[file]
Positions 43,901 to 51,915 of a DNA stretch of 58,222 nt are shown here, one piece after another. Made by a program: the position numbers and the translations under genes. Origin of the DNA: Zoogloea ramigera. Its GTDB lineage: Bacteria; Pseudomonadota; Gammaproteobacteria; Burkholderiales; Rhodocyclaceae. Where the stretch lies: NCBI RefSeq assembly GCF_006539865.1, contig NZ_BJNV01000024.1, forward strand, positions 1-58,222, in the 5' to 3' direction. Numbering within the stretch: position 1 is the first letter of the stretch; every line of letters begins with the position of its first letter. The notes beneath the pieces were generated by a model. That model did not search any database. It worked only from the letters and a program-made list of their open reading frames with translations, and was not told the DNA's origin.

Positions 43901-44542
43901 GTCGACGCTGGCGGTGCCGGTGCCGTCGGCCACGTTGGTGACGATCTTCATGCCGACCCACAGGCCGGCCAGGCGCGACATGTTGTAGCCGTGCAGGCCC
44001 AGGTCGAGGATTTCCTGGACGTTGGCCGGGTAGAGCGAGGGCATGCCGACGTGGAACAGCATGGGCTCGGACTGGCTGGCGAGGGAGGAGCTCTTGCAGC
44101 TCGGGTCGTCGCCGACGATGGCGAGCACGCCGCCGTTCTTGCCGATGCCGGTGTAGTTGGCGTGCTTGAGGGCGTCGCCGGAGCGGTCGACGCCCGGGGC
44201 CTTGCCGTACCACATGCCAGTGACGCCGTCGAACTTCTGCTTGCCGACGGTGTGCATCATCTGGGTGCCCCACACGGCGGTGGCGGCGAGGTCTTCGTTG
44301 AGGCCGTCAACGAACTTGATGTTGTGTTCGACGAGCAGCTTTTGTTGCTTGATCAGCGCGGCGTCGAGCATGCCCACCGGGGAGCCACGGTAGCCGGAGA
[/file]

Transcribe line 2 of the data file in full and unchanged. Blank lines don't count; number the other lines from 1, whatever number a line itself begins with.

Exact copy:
Positions 43901-44542